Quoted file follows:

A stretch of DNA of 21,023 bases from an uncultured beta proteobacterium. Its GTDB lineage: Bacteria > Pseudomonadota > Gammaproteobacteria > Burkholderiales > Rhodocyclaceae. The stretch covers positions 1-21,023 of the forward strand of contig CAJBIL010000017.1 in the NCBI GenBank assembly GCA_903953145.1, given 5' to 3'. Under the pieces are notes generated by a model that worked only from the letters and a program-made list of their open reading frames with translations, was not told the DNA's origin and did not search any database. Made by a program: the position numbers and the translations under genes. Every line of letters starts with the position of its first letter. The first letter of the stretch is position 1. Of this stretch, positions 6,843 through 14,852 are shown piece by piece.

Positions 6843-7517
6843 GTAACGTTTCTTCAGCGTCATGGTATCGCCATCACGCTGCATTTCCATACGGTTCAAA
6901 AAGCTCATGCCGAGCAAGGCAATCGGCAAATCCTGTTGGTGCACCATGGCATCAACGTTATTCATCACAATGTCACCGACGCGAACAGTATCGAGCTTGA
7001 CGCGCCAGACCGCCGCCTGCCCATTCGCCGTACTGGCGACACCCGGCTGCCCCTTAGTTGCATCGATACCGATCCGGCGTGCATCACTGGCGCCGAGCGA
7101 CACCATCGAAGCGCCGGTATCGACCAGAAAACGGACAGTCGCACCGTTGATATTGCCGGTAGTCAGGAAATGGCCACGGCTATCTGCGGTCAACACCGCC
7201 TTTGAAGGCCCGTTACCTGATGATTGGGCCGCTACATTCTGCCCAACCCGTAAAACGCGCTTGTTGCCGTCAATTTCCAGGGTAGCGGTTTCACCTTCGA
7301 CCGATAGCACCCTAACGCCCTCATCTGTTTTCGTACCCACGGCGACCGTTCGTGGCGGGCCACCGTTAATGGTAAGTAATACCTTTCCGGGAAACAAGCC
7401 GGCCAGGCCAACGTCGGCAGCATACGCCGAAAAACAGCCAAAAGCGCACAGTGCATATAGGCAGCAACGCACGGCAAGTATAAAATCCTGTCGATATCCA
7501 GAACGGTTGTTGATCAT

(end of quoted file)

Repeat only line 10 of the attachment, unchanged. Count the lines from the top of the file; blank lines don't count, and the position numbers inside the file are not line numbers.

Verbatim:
7501 GAACGGTTGTTGATCAT